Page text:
The Universal Language of Happiness

United Nations headquarters

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Live Happy at the U.N.

Live Happy was right at home at the U.N.’s second annual International Day of Happiness panel discussions on Thursday, March 20, held at the international headquarters in New York City.

The day, designated by the U.N. in 2012 to recognize “the relevance of happiness and wellbeing as universal goals and aspirations in the lives of human beings around the world and the importance of their recognition in public policy,” brought together scientists, educators, historians, ambassadors, entrepreneurs and others to discuss the topic of global happiness. Many of the speakers were thought leaders whose research, ideas and ideals Live Happy calls upon to “provide the bridge between science and statistics and real life,” said Editor in Chief Karol DeWulf Nickell at the event’s luncheon. “We all have our own happiness stories.”

Many of the day’s speakers certainly had tales to tell. Former Iraq Ambassador Dr. Hamid Al Bayati shared his moving realization that although he was wrongfully imprisoned some years ago, he could find happiness in knowing he was a better person than those who had tortured him. On a lighter note, NBC news anchor Pat Battle confessed as she took the microphone that she had a run her stocking, but was choosing to be happy because she knew there were plenty of drugstores where she could buy new ones when she got back to her office at 30 Rock.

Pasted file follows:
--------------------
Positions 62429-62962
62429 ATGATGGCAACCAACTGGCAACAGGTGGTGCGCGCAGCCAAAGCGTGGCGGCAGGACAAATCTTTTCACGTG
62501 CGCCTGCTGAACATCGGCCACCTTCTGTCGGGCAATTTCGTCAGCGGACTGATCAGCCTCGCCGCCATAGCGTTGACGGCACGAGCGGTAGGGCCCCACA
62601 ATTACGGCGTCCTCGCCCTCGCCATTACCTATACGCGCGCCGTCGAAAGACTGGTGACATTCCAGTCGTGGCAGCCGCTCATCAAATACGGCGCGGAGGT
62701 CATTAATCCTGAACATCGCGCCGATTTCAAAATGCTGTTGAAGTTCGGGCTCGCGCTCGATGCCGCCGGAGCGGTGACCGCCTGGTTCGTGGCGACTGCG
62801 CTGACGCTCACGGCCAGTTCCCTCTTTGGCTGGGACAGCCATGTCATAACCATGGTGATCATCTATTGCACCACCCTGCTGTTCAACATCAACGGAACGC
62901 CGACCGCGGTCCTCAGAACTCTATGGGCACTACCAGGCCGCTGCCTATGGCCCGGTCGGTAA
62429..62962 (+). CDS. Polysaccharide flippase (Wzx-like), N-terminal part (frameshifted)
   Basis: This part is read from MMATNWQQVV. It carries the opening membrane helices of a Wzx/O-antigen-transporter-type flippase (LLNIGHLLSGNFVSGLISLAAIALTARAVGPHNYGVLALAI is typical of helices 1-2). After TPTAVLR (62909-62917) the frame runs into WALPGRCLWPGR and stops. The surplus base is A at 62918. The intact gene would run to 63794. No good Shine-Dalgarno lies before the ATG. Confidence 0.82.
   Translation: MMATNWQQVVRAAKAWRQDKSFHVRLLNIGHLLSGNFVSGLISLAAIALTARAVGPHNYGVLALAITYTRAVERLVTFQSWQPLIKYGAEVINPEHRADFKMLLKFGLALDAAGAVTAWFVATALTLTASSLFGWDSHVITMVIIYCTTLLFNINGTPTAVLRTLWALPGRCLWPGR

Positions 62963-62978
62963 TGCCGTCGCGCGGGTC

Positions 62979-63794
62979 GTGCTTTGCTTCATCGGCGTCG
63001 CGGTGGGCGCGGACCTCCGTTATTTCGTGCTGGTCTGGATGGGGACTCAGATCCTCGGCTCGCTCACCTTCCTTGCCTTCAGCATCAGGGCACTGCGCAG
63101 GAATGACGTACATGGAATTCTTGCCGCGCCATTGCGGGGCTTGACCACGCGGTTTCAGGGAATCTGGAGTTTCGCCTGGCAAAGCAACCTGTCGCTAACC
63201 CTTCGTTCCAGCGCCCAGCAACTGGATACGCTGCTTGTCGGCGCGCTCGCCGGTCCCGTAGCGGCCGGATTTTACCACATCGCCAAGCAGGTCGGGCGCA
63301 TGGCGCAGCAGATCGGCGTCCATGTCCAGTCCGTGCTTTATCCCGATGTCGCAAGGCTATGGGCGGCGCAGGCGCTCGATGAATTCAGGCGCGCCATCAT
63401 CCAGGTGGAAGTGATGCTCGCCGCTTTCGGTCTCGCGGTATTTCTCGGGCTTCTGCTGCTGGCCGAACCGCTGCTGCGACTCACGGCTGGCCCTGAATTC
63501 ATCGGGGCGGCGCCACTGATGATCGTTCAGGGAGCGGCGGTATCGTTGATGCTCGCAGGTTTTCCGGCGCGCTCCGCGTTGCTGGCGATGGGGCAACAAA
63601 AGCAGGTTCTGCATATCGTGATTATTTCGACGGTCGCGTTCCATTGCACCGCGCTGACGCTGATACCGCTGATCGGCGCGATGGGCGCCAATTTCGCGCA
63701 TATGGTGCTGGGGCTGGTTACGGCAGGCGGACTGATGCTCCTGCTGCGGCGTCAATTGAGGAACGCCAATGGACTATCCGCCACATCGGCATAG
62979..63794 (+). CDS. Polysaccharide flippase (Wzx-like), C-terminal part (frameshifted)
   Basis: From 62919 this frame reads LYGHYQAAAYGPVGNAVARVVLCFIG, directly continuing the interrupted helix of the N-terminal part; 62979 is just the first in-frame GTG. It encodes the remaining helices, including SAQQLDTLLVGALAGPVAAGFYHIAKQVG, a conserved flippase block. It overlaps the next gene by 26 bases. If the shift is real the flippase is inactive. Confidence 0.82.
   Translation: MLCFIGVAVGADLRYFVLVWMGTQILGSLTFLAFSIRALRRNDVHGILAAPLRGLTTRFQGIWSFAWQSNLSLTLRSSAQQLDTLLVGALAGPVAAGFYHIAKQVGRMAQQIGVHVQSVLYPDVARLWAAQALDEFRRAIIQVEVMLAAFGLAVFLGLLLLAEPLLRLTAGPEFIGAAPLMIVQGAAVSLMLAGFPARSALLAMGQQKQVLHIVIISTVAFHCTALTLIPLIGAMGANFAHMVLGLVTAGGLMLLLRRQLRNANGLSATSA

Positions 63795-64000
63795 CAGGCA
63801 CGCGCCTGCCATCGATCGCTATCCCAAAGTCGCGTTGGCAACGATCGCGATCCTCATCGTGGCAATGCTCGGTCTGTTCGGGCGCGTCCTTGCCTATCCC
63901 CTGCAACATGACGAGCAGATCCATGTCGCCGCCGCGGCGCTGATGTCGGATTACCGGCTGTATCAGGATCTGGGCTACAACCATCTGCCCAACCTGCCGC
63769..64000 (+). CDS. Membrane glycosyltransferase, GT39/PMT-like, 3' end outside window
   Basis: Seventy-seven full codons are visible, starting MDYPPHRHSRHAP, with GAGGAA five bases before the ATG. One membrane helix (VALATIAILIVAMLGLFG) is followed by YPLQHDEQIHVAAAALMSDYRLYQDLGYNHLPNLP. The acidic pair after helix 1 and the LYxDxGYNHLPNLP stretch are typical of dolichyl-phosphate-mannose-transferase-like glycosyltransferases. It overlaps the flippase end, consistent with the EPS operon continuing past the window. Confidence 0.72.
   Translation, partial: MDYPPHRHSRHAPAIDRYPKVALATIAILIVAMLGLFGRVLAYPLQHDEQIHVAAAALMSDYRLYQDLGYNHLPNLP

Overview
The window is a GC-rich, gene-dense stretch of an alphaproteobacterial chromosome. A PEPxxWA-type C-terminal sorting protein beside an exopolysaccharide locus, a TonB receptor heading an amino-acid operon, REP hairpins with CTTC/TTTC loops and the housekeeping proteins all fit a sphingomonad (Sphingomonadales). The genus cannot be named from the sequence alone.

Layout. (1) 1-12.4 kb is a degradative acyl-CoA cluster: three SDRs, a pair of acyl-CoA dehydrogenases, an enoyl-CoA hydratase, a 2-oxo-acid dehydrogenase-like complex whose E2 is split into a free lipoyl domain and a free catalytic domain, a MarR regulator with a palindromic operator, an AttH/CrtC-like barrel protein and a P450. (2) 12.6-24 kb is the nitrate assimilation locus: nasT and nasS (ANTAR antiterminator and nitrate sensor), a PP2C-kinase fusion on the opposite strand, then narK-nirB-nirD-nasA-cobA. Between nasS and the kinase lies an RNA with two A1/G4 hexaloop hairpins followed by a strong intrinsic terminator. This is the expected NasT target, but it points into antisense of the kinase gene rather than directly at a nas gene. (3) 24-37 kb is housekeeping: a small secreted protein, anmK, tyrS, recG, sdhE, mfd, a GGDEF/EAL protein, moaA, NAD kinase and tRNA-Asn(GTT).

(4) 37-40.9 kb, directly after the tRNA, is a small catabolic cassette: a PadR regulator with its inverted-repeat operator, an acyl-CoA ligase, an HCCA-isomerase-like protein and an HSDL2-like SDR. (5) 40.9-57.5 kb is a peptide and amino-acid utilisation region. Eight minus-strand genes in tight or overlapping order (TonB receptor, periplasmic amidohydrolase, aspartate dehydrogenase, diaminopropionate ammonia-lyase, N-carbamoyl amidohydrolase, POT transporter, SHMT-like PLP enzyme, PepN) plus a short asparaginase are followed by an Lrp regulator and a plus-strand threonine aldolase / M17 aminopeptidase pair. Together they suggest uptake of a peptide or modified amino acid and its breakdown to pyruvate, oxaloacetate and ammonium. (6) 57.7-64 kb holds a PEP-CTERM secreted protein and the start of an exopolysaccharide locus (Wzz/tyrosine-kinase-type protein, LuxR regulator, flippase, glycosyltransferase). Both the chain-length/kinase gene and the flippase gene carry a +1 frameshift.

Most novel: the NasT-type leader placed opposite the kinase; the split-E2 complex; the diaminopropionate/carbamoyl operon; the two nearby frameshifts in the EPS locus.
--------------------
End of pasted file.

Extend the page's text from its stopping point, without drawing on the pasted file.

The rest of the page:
These stories represent the kind of emotional generosity that Live Happy hopes to encourage. “Most people aren’t aware of all the happiness that’s available to them,” Live Happy Founder Jeff Olson told the audience. “They don’t realize that it isn’t money or fame or relationships that will bring them happiness—but that happiness is the precursor to those things.”

Jeff said he realized that through the magazine and social media, he could create an environment for sharing happiness that would bring people together who never would have connected otherwise.

“Social media is being used to show that we can share our stories more frequently and with people we normally wouldn’t—it removes traditional barriers,” Karol said. “By posting your story of happiness, it multiplies, all because of technology.”

That philosophy melds perfectly with the sage advice with which Kamila Jacob, envoy coordinator for the Unitarian Universalist Association of Congregations, ended her own talk: “Take two minutes to sit and ask yourself: ‘What makes me feel happy?’ Then share that thought with someone else—spread your happiness! Pay it forward!” 

 

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